Justice Society of America

ray gower

Well-Known Member
Jun 5, 2001
Before the Justice League of America came the Justice Society.

In 1940, the major comic producers of the time: Fawcett, DC, MLJ and Marvel all decided to produce assortment comics containing their superheroes. The comics titles were, in order: 'America's Greatest', 'All Star', 'Jackpot' and 'All Winners'. A sound idea that I personally wish they had maintained.

DC's 'All Star' was the first to hit the streets, though they all appeared inside a two month gap.

In our case it was the third issue of 'All Star' that is of interest, as it included the first meeting of the 'Justice Society of America'. This featured two characters from each of four anthology comics — The Flash and Hawkman from Flash Comics, Green Lantern and The Atom from All American Comics, Dr. Fate and The Spectre from More Fun Comics, and Hourman and The Sandman from Adventure Comics. Johnny Thunder (from Flash) and The Red Tornado (from All American) were uninvited guests. (Johnny became an actual member in All Star #6.)

Both Superman and Batman being given 'honorary membership', paying periodic membership, whilst Wonder Woman was actually allowed to join a few months later.

Other occaisional and not so occaisional members included Wildcat (sort of Batman rip off), Starman (Superman rip?), Dr Mid-Nite, Mr Terrific, Black Canary. (Fury and Miss America, featured in the 1985 retro comic were not members in the original!)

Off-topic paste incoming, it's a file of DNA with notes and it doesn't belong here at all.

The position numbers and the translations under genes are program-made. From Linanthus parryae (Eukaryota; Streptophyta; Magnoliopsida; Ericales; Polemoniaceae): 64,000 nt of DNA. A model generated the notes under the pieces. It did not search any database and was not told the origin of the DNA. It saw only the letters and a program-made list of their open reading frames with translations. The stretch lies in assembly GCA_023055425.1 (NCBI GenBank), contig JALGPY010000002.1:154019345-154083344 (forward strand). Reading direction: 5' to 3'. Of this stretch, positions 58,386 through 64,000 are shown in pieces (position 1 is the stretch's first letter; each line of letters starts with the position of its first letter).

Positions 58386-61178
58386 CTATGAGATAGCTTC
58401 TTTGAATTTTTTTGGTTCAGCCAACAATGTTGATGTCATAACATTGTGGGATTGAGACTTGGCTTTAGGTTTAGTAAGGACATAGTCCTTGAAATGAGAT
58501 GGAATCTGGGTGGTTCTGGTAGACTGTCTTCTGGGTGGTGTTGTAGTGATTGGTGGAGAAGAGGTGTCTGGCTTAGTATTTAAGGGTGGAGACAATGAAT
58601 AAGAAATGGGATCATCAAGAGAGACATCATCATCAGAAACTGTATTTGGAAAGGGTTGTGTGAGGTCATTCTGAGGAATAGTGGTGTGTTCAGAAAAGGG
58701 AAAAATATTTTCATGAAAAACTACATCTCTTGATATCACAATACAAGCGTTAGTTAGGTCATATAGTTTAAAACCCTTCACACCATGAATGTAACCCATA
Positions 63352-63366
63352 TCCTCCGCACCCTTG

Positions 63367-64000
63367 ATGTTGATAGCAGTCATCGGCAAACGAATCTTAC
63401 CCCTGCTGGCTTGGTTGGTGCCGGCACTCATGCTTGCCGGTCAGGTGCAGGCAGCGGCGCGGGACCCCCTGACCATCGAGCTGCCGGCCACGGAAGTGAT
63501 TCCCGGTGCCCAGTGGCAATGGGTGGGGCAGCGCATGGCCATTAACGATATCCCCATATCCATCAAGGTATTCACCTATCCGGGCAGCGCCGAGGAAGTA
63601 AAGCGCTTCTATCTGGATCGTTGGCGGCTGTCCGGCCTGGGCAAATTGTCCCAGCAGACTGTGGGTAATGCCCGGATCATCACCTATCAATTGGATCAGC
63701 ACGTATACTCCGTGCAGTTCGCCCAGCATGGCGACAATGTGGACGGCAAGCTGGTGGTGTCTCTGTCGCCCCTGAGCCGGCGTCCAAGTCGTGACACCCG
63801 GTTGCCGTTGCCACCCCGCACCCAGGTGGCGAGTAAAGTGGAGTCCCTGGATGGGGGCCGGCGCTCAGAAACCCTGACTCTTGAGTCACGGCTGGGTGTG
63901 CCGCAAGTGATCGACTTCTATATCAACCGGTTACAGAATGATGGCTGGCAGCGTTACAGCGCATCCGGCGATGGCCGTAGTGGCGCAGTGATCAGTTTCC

The JSA out lived most of its members individual series, lumbering on until 1951, when the comic became 'All Star Western', featuring cowboy heroes, The Trigger Twins, Strong Bow and a new Johnny Thunder. All deeming the end of the JSA, for a while at least.

Or until 1956, when All Star returned with superheroes, Flash and Green Lantern and finally with a mottley selection of others to produce the Justice League.

Of course comparison between the JLA and the JSA was inevitable. With the result that the JSA are regularly brought from retirement to aide their younger counterparts.

Other spin offs come in the form of 'Infinity Inc' a second-generation JSA featuring the offspring of the JSA members and 'All-Star Squadron' a complete retro-series based in the 1940's, featuring not only the JSA but every other hero and anti-hero in the DC stable of the time (lots).

Check out http://www.execpc.com/~icicle/JSAHOME.html
Following on.... The JSA has recently been revamped in a similar way to the revamping of the JLA under Grant Morrisson a few years ago, getting back to basics, with a lot of the original members showing up, mixed in with some new faces that had taken on the names of previous members.

I read the first ten or so issues of this last year - it was pretty good, but didn't survive my chop when I was trying to cut back on expenses.

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